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I'm writing a basic UNIX program that involves processes sending messages to each other. My idea to synchronize the processes is to simply have an array of flags to indicate whether or not a process has reached a certain point in the code.

For example, I want all the processes to wait until they've all been created. I also want them to wait until they've all finished sending messages to each other before they begin reading their pipes.

I'm aware that a process performs a copy-on-write operation when it writes to a previously defined variable.

What I'm wondering is, if I make an array of flags, will the pointer to that array be copied, or will the entire array be copied (thus making my idea useless).

I'd also like any tips on inter-process communication and process synchronization.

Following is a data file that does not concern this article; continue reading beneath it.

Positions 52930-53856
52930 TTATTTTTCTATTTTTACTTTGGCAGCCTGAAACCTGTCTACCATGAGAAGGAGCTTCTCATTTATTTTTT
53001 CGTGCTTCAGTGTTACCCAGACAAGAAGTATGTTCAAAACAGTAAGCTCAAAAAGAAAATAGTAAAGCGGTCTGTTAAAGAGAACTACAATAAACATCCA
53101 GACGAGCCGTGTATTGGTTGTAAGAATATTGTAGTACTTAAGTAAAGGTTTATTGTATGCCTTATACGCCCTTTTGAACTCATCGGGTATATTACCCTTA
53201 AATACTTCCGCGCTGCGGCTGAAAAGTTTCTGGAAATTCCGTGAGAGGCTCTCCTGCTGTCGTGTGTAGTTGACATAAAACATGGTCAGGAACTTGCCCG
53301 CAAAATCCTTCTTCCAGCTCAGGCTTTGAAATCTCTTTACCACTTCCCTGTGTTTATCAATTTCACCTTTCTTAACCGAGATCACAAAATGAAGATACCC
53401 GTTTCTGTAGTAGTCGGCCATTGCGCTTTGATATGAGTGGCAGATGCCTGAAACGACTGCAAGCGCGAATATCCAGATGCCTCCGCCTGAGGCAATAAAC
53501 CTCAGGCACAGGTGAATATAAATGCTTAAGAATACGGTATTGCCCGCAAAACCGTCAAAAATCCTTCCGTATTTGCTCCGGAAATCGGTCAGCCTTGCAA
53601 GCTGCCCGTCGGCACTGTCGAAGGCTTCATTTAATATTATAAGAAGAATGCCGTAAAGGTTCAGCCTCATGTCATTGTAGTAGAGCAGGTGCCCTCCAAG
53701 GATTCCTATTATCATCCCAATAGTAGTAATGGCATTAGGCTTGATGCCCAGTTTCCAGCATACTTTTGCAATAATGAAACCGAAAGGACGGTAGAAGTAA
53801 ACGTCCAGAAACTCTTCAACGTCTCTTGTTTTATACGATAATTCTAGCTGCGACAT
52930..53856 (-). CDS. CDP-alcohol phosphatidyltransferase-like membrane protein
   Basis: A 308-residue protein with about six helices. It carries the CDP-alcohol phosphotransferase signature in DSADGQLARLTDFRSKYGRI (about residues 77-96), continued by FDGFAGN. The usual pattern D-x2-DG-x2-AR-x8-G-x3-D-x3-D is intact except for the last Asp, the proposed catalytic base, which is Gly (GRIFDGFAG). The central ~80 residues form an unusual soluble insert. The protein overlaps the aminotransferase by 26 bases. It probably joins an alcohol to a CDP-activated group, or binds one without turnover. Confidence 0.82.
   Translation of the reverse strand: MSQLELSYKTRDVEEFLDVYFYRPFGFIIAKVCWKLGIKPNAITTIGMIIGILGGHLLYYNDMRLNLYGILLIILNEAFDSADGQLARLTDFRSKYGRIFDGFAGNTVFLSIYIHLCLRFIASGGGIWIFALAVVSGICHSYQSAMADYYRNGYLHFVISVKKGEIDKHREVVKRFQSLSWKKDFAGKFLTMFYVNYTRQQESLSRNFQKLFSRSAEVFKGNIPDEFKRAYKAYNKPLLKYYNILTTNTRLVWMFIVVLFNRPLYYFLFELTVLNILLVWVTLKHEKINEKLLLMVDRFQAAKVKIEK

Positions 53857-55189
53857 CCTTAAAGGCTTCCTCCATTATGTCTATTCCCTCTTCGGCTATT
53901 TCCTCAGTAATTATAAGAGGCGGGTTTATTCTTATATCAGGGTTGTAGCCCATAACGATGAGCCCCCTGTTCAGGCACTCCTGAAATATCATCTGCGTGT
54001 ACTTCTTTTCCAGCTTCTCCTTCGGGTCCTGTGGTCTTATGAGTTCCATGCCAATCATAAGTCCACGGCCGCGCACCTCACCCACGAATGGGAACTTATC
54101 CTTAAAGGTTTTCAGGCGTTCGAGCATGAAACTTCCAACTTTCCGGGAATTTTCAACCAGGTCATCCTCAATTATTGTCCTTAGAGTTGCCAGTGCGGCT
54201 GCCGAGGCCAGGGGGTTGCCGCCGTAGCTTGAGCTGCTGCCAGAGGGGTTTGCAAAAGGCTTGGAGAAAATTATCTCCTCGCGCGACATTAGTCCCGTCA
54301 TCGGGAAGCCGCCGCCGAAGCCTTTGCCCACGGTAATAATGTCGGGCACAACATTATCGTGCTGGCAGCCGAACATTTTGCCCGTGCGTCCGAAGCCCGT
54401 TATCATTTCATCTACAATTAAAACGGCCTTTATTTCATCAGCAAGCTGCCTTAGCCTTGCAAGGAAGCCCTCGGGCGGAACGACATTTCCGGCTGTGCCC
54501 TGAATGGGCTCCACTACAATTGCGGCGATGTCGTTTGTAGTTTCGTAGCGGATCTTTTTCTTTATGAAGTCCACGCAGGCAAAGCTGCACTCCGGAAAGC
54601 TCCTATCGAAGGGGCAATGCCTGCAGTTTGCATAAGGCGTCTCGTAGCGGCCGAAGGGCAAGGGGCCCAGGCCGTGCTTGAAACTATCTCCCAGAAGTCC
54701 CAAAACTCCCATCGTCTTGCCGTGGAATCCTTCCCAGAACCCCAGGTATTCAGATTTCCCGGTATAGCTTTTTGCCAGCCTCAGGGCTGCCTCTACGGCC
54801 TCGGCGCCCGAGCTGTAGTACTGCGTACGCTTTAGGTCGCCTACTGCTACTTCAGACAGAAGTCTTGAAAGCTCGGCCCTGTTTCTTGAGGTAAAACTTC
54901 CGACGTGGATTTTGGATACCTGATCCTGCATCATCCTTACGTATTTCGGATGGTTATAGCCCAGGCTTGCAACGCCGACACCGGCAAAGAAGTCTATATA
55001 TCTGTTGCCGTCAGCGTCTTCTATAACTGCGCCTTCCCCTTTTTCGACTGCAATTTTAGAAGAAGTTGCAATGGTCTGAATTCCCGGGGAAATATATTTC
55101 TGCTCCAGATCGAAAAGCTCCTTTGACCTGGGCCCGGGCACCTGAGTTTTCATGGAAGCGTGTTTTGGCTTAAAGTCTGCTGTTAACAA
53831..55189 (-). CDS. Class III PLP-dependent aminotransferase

EDIT: The processes are writing to each other process' pipe. Each process will send the following information:

typedef struct MessageCDT{
    pid_t destination;
    pid_t source;
    int num;
} Message;

So, just the source of the message and some random number. Then each process will print out the message to stdout: Something along the lines of "process 20 received 5724244 from process 3".

share|improve this question
Could you post more information about the processes? What are they doing? Why don't you use Threads? Why do you use an array of flags and not one controlling process, which controls all other processes? – Franziskus Karsunke Nov 13 '11 at 15:50
@FranziskusKarsunke Sorry for lack of detail, I've updated the information. This is just a homework assignment. Multithreading is not what I'm working on. Could you elaborate a bit more on how a controlling process would work? – sj755 Nov 13 '11 at 15:57
Well... If it's an assignment you should do it on your own^^ – Franziskus Karsunke Nov 13 '11 at 15:59
@FranziskusKarsunke I'm just trying to understand a concept and maybe a few tips. I'm not looking for actual code. – sj755 Nov 13 '11 at 16:00
up vote 5 down vote accepted